In the picture of the servant of the Lord we can see the suffering nature which manifests the most characteristic qualities of Lord’s chosen people. Here the servant of the Lord is asked to fulfil two missions; the first one is to renew the covenant with Israel and the second is to establish a true spirituality amidst the pagan nations. When this new spirituality is established; the blind (the pagan) will see the light of revelation and the prisoners (the Israelites in exile) will regain their freedom. That means; the Jews and the pagans will accept the new spirituality which is built by the new covenant, and they will live as members of one family under heaven.

In the second reading Peter makes very clear that all people of good will are qualified to welcome the offer of a new spiritual family. When everyone come forward to do good will, sin will run away from the world. Therefore, we can say that Baptism is an entrance to the forgiveness of sin, and an experience of accepting God’s call to the manifestation of His love.

2, Historical Significance

We can see some Jewish historical similarities in today’s gospel. Matthew had given parallel connections enormously throughout his gospel. It was very receptive to any Jewish reader or hearer. His gospel reveals that just as the Israelite boys in Egypt were massacred by the Pharaoh, the boys in Bethlehem were massacred by the king Herod. Just as the Israelites wandered 40 years in the wilderness, Jesus spent 40 days in the wilderness. Just as the exodus community received The Law from Moses, Jesus gave his Law – Kingdom concerns. And just as the Israelites passed through the Jordan River to the promised land, Jesus passed through the Jordan River by identifying himself with humankind to his kingdom movement.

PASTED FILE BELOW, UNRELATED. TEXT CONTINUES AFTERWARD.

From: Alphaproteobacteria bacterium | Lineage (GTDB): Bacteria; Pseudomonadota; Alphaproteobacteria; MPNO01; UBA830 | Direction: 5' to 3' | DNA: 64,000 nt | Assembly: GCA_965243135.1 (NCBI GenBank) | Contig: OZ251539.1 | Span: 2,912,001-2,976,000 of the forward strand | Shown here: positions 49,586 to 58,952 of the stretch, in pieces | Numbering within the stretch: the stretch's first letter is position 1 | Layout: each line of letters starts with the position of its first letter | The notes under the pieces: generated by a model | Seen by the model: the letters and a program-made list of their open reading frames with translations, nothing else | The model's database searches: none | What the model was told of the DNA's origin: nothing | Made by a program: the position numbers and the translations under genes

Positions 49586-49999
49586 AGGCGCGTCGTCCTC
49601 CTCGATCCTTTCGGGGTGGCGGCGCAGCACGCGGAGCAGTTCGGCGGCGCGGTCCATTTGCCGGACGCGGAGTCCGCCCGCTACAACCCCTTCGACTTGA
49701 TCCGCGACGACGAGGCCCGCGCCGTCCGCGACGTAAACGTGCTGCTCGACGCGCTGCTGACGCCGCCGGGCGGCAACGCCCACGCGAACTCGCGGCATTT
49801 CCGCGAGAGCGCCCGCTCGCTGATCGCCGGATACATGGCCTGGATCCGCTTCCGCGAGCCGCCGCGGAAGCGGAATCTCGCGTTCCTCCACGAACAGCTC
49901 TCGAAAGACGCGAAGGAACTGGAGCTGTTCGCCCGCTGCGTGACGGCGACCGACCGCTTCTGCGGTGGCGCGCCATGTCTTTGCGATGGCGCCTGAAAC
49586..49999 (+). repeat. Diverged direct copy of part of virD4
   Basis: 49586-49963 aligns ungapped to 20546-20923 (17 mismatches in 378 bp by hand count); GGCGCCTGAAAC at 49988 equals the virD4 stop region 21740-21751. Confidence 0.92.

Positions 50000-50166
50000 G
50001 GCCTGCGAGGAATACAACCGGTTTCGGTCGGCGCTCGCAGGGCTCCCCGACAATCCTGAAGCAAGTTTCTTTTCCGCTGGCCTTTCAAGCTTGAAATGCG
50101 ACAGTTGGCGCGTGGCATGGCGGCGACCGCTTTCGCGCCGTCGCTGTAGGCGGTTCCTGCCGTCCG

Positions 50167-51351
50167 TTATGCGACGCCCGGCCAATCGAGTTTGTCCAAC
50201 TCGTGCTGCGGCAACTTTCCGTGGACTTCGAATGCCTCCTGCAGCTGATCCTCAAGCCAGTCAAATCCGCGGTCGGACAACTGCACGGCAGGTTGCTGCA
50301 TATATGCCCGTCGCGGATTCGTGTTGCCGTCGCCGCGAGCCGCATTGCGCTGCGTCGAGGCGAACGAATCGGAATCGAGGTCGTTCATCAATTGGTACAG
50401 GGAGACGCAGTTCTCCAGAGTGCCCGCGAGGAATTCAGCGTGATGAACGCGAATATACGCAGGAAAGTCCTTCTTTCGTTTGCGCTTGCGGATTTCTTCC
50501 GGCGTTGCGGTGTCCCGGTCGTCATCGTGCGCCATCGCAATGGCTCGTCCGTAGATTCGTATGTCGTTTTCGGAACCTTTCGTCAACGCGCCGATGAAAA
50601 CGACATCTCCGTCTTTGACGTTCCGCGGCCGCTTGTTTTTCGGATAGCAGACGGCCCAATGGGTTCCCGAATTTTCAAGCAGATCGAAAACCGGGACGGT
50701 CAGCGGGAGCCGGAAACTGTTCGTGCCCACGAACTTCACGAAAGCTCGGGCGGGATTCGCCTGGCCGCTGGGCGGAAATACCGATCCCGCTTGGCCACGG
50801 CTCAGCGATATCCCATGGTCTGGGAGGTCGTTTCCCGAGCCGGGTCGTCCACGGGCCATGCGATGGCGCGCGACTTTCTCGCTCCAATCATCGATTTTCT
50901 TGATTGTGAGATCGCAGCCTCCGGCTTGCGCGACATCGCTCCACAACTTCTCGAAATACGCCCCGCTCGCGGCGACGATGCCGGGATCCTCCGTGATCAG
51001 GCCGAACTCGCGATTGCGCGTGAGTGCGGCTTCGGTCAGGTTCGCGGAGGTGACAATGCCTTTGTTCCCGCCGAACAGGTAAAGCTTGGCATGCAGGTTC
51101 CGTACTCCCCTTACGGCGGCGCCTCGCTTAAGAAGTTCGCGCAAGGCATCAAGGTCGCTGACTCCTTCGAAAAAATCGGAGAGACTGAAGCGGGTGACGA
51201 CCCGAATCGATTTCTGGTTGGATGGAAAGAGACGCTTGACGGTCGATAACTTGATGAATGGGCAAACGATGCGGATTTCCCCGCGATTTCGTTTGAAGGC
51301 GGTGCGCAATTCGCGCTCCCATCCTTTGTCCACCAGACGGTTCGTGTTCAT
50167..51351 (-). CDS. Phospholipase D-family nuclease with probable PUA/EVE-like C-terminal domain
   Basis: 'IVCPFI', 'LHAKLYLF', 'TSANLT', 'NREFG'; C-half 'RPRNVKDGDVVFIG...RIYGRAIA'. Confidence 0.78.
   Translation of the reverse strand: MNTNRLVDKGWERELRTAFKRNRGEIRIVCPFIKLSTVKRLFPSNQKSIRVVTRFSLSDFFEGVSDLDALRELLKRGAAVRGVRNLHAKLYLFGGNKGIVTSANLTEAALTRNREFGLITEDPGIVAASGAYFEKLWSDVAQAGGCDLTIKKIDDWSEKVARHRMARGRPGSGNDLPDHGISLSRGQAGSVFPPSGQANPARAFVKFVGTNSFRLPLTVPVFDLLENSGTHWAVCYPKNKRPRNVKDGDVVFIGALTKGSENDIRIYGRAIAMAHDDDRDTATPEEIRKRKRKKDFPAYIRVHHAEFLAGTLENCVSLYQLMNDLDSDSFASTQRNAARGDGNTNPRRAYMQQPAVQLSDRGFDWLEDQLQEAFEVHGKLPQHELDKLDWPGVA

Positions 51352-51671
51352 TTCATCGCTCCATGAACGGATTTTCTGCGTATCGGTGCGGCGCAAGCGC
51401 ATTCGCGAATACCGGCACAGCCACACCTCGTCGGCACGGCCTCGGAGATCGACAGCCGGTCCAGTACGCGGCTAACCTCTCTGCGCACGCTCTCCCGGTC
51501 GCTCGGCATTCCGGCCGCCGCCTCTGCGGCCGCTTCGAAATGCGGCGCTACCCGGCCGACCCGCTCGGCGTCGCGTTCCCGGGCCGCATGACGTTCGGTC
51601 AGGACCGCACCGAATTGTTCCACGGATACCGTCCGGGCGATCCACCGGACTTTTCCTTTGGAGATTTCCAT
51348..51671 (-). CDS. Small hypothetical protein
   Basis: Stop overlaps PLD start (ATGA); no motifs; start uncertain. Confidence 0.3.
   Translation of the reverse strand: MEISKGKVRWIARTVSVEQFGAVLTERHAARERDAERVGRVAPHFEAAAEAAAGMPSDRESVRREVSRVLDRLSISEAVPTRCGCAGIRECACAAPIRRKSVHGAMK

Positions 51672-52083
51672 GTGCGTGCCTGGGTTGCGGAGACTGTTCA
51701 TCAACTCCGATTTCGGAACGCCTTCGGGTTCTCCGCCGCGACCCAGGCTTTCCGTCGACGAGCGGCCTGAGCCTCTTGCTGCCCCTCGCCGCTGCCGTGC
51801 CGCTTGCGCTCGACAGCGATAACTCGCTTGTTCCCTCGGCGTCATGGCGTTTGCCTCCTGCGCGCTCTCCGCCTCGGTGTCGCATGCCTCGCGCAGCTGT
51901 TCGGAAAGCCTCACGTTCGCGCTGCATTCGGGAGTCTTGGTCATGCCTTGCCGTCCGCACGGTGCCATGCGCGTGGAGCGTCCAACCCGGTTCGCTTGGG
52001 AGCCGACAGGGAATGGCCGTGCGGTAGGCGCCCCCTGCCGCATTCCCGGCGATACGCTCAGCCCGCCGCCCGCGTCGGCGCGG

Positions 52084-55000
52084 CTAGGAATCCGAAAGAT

The Gospels show that baptism was occurring on the edge of wilderness. People went out from populated places to the wild location of John the Baptist, who presided over baptisms at the River Jordan. John was crying out in the wilderness over the water.

Matthew gives us this baptism account as an experience of the manifestation of God at the River Jordan. The presence of John the Baptist and Jesus Christ at the River Jordan gives us a great message that the world of the divine comes down to the human world in and through Jesus Christ. It helps us see God in history and manifest the presence of God in history through our spiritual life.

3, Cosmological Background